When I enter the auditorium of The Hope Theatre, Arthur (Matthew Seager) and Jane (Celeste Dodwell) are sat on two armchairs in front of the public. They seem playful and happy to be together. Occasionally, they exchange a few words and I can't stop thinking of how cute they are. In Other Words is the story of their 50-year long relationship, from their first bumpy encounter in a bar to their last glimpse of sanity. Arthur is affected by Alzheimer disease and he struggles to recognise his wife, except for when a special song is playing loud – the same Frank Sinatra song that brought them together so many years before.
Actor and playwright Matthew Seager conceived his debut play In Other Words after a 10-week workshop of sensory stimulation in a dementia care home. During this experience, he was stunned to observe how the patients responded positively when exposed to familiar tunes. Following a period of further development at The Arches in Glasgow and at The Lyric Hammersmith – and benefitting from the collaboration with the Alzheimer's Society and Playlist For Life – Seager has successfully produced an accomplished piece, which depicts a realistic plot with intense and vivid colours.
In 75 minutes, we are continuously projected back and forth into Arthur and Jane's timeline and showed the most memorable moments of their love story, with the tender accompaniment of Sinatra's warm voice. These transitions are well supported by Will Alder's strictly codified lighting design, which follows a pattern and suggests the change of scene without the need of verbal references. Thanks to Paul Brotherston discerning direction, the use of some simple props and costume variations also helps to create an engaging and thought-provoking drama, in which I could entirely immerse myself.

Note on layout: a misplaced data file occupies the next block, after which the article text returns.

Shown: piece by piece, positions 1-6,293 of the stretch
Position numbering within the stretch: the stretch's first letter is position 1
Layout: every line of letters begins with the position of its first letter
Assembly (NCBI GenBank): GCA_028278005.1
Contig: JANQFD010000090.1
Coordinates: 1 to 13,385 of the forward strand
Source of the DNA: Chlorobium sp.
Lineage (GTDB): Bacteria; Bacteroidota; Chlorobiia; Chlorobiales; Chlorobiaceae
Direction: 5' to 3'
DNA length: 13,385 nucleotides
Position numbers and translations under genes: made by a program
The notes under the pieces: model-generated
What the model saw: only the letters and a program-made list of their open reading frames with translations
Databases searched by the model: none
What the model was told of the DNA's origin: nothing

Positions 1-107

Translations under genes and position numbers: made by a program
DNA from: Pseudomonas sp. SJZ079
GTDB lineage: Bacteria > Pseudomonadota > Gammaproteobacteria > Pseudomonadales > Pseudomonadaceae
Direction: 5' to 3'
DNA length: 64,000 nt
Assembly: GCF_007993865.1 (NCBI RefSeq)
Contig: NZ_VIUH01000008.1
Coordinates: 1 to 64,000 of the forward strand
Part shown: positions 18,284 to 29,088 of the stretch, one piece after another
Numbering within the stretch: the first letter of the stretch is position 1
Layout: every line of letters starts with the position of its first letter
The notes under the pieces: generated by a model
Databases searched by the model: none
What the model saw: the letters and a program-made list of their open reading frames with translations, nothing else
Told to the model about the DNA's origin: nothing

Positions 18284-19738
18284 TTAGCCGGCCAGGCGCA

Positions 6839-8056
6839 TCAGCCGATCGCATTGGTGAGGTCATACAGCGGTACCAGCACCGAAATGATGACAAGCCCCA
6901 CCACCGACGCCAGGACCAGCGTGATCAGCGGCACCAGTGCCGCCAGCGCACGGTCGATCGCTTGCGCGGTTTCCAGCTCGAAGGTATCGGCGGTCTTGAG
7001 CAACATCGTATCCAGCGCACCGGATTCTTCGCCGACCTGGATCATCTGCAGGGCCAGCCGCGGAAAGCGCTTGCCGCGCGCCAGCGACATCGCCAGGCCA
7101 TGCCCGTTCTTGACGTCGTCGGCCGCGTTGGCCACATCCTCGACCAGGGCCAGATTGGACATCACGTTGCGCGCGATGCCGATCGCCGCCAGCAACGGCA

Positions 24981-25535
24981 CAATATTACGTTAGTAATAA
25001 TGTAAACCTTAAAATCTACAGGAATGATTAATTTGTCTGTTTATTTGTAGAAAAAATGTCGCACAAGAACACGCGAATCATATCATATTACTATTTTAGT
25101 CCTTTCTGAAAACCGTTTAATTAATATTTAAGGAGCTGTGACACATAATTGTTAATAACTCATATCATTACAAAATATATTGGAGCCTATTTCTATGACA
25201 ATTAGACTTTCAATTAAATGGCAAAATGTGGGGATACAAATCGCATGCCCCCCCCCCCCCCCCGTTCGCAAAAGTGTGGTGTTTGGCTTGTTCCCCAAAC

Matthew Seager's initial and sudden transformation from the handsome young man to the frail and elderly self was impressive, as I caught the exact moment when that happened. The only unconvincing element of an otherwise excellent performance was Celeste Dodwell's in-your-face desperation. Her frequent screaming and crying felt too strong for the intimate auditorium, where relating to the characters and partaking in their emotions is fairly easy, even without them being overly explicit.
In Other Words is equally heart-warming and heartbreaking and calls us to face the unavoidable reality of mental illness through a sweet but compelling story. Within this tragedy, music plays the most important role, somehow allowing people affected by Alzheimer and their loved ones to still find a safe place, where memory seems to survive unscathed and contributes to reunite them, even if only for the duration of a song.
Review by Marianna Meloni